Rockefeller Center is a large complex consisting of 19 highrise commercial buildings covering 22 acres between 48th and 51st Streets in New York City. Commissioned by the Rockefeller family, it is located in the center of Midtown Manhattan, spanning the area between Fifth Avenue and Sixth Avenue. It was declared a National Historic Landmark in 1987.
It is famous for its annual Christmas tree lighting.
The current Center is a combination of two building complexes: the older and original 14 Art Deco office buildings from the 1930s, one building across 51st Street built in 1947, and a set of four International-style towers built along the west side of Avenue of the Americas during the 1960s and 1970s.
30 Rockefeller Plaza
The centerpiece of Rockefeller Center is the 70-floor, 872 ft (266 m)-tall building at 30 Rockefeller Center, centered behind the sunken plaza. It is alternatively known as the Comcast Building and 30 Rock (also the name of a comedy television show), and formerly known as the RCA Building and then the GE Building. The building is the setting for the famous Lunchtime atop a Skyscraper photograph, taken by Charles C. Ebbets in 1932 of construction workers sitting on a steel beam without safety harnesses eating lunch above an 840-foot (260 m) drop to the ground.
Radio City Music Hall
Radio City Music Hall, at 50th Street and Sixth Avenue, was completed in December 1932. At the time, it was promoted as the largest and most opulent theater in the world. Its original intended name was the "International Music Hall" but this was changed to reflect the name of its neighbor, "Radio City," as the new NBC Studios in the RCA Building were known. RCA was one of the complex's first and most important tenants and the entire Center itself was sometimes referred to as "Radio City."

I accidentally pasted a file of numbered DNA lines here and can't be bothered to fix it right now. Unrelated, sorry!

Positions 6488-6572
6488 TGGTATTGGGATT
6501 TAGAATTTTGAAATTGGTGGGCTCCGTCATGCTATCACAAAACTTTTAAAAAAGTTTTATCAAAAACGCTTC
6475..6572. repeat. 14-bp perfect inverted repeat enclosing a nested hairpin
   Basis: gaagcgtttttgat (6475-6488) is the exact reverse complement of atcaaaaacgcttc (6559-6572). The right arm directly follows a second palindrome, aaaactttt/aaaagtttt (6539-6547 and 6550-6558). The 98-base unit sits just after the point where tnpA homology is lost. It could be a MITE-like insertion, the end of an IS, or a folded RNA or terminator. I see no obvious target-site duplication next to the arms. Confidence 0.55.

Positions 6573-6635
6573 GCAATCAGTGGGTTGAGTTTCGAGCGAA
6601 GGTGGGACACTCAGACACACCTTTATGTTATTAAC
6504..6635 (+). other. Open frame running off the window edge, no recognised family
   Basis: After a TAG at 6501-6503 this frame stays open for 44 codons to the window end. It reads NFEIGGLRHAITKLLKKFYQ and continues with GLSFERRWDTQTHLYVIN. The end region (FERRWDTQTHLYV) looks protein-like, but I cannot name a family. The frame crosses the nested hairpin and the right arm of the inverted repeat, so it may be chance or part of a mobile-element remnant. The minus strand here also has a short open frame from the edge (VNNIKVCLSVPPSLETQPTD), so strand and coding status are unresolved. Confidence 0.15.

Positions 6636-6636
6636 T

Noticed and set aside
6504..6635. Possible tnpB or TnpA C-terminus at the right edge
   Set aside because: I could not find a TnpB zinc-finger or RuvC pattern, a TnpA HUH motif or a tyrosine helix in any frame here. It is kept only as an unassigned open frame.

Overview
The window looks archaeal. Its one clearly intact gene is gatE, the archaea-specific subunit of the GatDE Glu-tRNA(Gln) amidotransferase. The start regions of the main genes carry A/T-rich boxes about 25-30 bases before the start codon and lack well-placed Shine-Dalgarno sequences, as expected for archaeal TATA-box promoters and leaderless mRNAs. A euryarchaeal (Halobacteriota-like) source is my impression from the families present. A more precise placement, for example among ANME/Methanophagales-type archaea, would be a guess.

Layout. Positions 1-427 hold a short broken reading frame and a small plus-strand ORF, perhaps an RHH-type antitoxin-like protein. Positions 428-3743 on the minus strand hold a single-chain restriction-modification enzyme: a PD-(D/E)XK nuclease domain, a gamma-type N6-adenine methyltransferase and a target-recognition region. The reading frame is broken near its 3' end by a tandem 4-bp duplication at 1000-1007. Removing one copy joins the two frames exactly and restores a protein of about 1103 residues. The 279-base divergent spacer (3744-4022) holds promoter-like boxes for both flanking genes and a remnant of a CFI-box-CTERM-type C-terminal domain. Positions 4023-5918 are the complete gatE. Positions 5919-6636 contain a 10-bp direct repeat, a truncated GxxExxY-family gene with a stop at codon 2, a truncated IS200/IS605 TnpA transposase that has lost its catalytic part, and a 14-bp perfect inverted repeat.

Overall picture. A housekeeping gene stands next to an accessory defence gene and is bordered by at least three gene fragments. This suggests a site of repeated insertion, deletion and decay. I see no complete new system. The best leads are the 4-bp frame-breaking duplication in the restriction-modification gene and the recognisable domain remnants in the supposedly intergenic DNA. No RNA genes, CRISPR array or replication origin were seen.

In 1979, after decades as a premiere showcase for motion pictures and elaborate stage shows, the theater converted to presenting touring performers and special events. Each holiday season features the annual musical stage show, the Radio City Christmas Spectacular, a tradition for more than 70 years. The enormous stage, with its elevators and turntables, has also offered Frank Sinatra, Ella Fitzgerald, the Grammy and Tony Awards, and countless other events. One of New York's most popular tourist attractions, the Music Hall has been attended by more than 300 million people.
A series of shop- and restaurant-filled, underground pedestrian passages stretch from 47th Street to 51st Street, and from Fifth Avenue to Seventh Avenue. Access is via lobby stairways in the six landmark buildings, through restaurants surrounding the Concourse-level skating rink, and elevators to the north and south of the rink. There is a connection to the New York City Subway via the western concourse, to 47th–50th Streets – Rockefeller Center station below Sixth Avenue (B D F M trains).
Rockefeller Center represents a turning point in the history of architectural sculpture: it is among the last major building projects in the United States to incorporate a program of integrated public art. Sculptor Lee Lawrie contributed the largest number of individual pieces – twelve, including the statue of Atlas facing Fifth Avenue and the conspicuous friezes above the main entrance to the Comcast Building.
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